Ecological Description/Identification

Although they commonly grow large in the southern US, Redear Sunfish can also grow to considerable size as non-native components of fish communities in West Virginia waters.  This species has been more-commonly observed in Sunfish Citation submissions.  Like the native Pumpkinseed Sunfish, Redear specialize on feeding on mollusks (snails, clams, and mussels).  Due to their ability to significantly impact Pumpkinseed Sunfish populations through competition and to their capacity to prey upon native mussels species, individuals should avoid the illegal introductions of these fish into public waters.  Considerations should also be made towards the possible effects of their use in managing private fisheries with direct routes to public waters.  Compared to other sunfish species found in WV Redbreast are one of the drabbest, sporting duller greys, light olives, and yellows along flank and fins.  However, like Pumpkinseed Sunfish, they do have a large, striking, orange spot or crescent that outlines the rear of their ear flap. 

There are several species of sunfish in WV, and differentiation among species isn’t commonly important to anglers.  However, anglers that target multiple species and keep lists of the total species that they catch are becoming more common.  The most important characteristic used to tell our sunfish species apart is their earflap.  Only Pumpkinseed and Redear Sunfish will possess vibrant orange-red spots on the rear tip of their ear flaps.  These color features will commonly extend farther along the margin of the ear flap and be narrower in Redear than in Pumpkinseeds, the latter of which will have a more obvious round or square spot and a more obvious light margin to the remainder of the ear flap.  Adult Pumpkinseeds will be much more vibrantly colored with reds, oranges, aqua and turquoise colors, including well-defined orange spots along the flanks and distinct, wavey, white to turquoise lines along the cheek.  Other names: Shellcracker or Stumpknocker.  


Redear Sunfish are adapted to still or slow flowing waters, preferring soft bottoms, beds of aquatic vegetation, and warm, productive lake, pond, and large river environments.  Like many fish species, they show preference to more complex habitat structure, such as sunken trees, undercut root wads, underwater boulders, and aquatic vegetation.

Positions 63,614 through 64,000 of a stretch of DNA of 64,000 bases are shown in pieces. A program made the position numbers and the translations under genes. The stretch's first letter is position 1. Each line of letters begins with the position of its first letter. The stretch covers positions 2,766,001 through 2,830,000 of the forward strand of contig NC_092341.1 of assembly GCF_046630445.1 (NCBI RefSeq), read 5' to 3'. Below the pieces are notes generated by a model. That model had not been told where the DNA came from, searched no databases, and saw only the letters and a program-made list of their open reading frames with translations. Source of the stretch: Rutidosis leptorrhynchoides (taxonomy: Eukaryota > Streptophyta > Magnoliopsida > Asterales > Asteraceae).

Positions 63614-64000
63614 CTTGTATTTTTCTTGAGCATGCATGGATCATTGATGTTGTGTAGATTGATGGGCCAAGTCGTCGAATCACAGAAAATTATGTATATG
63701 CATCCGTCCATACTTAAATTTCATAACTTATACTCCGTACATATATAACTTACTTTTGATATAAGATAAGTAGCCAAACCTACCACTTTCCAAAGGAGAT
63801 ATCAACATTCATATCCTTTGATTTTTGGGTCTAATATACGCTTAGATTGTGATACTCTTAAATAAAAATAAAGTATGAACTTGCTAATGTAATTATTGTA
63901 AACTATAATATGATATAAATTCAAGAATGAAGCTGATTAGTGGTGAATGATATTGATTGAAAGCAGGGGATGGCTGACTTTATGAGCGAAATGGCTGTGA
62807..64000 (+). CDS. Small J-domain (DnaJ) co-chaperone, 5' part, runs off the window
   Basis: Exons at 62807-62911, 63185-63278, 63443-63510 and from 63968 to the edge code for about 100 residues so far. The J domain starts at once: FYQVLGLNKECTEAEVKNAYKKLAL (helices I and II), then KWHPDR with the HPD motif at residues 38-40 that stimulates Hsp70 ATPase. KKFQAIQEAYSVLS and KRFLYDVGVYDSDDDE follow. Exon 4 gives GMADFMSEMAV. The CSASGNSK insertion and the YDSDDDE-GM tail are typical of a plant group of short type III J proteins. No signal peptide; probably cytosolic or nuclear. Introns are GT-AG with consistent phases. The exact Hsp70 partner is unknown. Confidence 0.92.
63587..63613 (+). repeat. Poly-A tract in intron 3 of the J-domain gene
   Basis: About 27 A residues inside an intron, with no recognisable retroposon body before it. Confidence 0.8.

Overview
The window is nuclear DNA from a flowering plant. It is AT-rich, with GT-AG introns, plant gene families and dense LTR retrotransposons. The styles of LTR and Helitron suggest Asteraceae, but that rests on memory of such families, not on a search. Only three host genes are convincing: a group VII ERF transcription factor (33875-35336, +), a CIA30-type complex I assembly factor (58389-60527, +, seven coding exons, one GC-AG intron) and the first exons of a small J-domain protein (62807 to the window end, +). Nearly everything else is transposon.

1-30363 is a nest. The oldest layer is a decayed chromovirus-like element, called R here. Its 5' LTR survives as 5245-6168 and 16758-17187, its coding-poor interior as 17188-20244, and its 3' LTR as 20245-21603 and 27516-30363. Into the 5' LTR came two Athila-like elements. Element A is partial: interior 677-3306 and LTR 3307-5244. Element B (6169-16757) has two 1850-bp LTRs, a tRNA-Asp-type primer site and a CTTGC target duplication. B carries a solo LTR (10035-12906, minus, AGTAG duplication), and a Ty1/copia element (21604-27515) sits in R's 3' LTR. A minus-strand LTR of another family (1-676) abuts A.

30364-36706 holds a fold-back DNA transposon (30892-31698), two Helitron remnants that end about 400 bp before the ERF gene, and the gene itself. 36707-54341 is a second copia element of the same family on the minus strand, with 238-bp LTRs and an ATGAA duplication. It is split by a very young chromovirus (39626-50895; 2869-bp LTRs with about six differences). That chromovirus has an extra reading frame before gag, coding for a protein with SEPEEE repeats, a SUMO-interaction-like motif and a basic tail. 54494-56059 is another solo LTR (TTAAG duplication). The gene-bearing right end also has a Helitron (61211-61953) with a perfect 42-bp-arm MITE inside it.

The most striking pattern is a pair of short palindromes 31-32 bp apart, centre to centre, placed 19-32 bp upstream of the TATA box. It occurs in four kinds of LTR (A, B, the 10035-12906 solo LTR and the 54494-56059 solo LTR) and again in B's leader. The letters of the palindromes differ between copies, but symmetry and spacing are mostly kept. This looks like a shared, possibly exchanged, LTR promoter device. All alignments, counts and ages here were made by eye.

Conservation Issues

Redear Sunfish are predominantly found in ponds and impoundments where they have been introduced to provide an alternative panfish species.  Additionally, they have been collected in pool habitats of some streams and some public impoundments, predominantly where snails are abundant, likely due to angler introductions or appearing as reproducing populations from escapees from upstream ponds.  


Redear Sunfish – Lepomis microlophus: Redear Sunfish, like all sunfishes in WV, belong to the family Centrarchidae.  Furthermore, the genus Lepomis carries all the fish falling under the name “sunfish” in WV (including Bluegill).  


Redear Sunfish can be particularly susceptible to Black Grub (Black Spot) disease.  Black grubs, appearing as black, sand-sized specks found within the meat and skin of fish, are actually trematode parasites that have a complex life cycle.  From egg through worm stages, the parasite typically makes its way through three different hosts.  The first intermediate host is a mollusk, frequently a snail.  The parasite transitions from the snail to the second intermediate host, a fish.  The higher the numbers of fish and snails, the more seamlessly this pathway is navigated by the parasite.  Fish that feed on or are in close proximity of parasitized snails stand higher chances of infection.  The final host species are fish eating birds.  Mouths and throats of birds of prey, such as Kingfishers and Herons, are colonized by the worms that inhabited the fish that they consume.  The parasitic worms release their eggs here.  The eggs are not damaged along their path through the digestive tract and re-enter the food web through the feces of the bird.  Considering the Redear Sunfish’s preference for mollusks, it is easy to see how they would be likely participants in this biological cycle.